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What is Forensic psychology

A field of psychology that deals with all aspects of human behavior as it relates to the law or legal system

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What is a Clinical forensic psychologist?

Psychologists who are broadly concerned with the assessment and treatment of mental health issues as they pertain to the law or legal system

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The list of what clinical forensic psychologist can deal with:

Divorce and child custody mediation, determinations of criminal responsibility and fitness to stand trial, providing expert testimony on questions of psychological nature, personnel selection, conducting critical incident stress debriefing's with police officers, designing and conducting treatment programs for offenders

3

What can experimental forensic psychologist research?

Examining effectiveness of risk assessment strategies, determining what factors influenced jury decision-making, developing and testing better ways to conduct eyewitness lineups, evaluating offender and victim treatment programs, studying impacts of questioning style on eyewitness memory recall, examining effects of stress management interventions on police officers

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What is forensic anthropology

Examining the remains of deceased victims to determine key facts about them

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What is forensic linguistics

Examine the spoken and written word eg. Suicide note

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What is forensic chemistry

Study the chemical aspects of crime scenes

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What is forensic odontology

Study the dental aspects of criminal activity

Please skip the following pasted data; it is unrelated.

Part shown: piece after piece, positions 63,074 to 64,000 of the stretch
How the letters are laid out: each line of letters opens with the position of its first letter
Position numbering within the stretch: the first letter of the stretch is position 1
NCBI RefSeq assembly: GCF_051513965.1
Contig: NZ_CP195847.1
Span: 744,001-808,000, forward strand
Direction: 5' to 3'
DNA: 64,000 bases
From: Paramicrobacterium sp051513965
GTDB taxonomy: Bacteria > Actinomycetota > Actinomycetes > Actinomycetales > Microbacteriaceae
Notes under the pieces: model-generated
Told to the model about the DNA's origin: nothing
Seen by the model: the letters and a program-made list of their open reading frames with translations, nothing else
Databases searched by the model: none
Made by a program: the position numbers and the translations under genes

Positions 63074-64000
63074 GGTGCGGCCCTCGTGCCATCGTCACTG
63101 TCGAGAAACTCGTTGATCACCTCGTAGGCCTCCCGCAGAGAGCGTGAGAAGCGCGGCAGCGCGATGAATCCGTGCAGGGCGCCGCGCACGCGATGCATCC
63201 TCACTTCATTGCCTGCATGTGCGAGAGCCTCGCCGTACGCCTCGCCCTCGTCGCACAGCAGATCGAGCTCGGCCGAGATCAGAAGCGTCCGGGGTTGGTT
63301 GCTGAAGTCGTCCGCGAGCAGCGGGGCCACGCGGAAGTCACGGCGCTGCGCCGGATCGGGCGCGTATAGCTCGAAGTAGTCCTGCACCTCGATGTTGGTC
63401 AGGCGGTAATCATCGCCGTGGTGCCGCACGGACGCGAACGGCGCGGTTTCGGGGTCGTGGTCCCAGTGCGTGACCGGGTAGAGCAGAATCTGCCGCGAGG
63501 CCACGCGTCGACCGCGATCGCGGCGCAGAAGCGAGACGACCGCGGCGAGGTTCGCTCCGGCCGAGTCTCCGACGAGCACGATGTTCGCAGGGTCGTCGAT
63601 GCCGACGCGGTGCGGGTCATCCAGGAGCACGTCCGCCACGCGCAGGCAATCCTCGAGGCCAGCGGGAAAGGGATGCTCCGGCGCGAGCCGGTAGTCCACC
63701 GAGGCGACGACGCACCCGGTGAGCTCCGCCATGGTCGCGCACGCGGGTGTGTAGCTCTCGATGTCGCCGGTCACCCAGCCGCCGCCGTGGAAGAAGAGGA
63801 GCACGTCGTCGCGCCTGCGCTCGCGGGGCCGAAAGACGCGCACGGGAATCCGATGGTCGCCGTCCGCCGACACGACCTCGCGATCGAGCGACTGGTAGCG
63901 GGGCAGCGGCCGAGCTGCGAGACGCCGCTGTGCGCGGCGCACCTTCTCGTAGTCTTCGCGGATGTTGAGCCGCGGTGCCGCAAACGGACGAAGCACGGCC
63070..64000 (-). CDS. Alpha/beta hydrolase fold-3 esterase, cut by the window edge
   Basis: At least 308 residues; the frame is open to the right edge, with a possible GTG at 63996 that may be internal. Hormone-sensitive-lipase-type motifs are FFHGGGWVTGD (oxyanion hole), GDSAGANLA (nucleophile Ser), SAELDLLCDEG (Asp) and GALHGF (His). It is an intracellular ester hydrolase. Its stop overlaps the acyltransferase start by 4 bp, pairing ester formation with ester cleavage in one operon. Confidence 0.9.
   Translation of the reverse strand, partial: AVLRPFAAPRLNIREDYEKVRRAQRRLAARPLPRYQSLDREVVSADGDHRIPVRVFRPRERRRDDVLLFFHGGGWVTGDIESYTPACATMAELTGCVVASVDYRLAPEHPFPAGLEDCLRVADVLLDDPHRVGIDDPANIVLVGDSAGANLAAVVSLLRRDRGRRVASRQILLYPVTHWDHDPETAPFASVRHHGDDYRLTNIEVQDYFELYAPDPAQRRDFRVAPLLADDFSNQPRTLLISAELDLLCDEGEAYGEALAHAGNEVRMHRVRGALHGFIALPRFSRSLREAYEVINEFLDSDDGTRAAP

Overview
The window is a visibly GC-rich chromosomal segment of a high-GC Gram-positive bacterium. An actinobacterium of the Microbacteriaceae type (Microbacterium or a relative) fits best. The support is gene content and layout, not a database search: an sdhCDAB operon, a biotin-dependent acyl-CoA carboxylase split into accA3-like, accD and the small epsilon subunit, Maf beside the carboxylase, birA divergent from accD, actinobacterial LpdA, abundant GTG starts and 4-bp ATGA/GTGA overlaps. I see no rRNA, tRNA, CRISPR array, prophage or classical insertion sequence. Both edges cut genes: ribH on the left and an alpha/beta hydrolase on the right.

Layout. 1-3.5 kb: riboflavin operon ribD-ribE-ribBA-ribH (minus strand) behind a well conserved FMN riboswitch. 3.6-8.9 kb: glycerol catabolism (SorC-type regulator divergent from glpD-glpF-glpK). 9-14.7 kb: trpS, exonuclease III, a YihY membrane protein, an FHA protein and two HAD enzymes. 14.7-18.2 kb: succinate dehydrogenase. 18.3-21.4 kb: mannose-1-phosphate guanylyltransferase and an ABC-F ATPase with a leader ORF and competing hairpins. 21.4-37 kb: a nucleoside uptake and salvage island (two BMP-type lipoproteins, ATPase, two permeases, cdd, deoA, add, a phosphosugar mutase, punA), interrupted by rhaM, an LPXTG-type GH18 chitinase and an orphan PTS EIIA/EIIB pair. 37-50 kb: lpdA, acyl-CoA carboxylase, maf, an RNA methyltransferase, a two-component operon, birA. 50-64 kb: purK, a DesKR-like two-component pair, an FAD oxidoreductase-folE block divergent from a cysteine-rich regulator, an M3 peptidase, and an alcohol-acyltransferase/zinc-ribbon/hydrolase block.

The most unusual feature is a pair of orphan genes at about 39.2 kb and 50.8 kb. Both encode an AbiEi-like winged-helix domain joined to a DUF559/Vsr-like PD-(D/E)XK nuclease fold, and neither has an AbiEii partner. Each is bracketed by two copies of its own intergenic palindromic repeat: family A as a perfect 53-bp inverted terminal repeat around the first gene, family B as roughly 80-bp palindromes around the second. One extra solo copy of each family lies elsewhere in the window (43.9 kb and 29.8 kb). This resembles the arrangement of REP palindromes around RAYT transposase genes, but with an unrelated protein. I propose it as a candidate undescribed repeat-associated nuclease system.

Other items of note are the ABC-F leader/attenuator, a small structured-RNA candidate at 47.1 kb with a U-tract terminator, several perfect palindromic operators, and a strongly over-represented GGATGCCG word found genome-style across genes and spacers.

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What is forensic pathology

Examine the remains of dead bodies to determine the time and cause of death conduct physical autopsy

9

What is forensic entomology

Concerned with how insects can assist with criminal investigations

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What is a forensic psychologist legal scholar

I kind of psychology and law, evolves with society

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What is psychology and law?

The use of psychology to examine the operation of the legal system
Ex. Are eyewitness accurate, false confessions, sentencing.

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What is psychology in the law

The use of psychology and legal system as that system operates
Ex. Psychologist taking stand as expert witness

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What is psychology of the law

The use of psychology to examine the law itself
Ex. What role do police play in domestic abuse, does law reduce crime in society

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Who was Julian Varendonck

Belgian psychologist concluded that the testimony of children likely to be inaccurate and children are prone to suggestion

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Who is Hugo Musterurgh:

Student of Wilhelm Wundt the father of forensic psychology, collection of essays of how psychology has much to offer legal system and could assist with issues such as: eyewitness testimony crime detection both confessions suggestibility hypnotism crime prevention

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Justice Warren and what he stated as modern authority

Research in the social sciences demonstrating the detrimental effect of segregation

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Five signs of legitimate field psychology

1. Growing number of high-quality textbooks in the area provide the opportunity to teach students about forensic psychology
2. Large number of academic journals are now dedicated to various aspects of the field and more mainstream psychology journals are beginning to publish research for the friends that coming out of regular rate
3. I number of professional associations have now been developed to represent the interests of forensic psychology and to promote research and practice in the area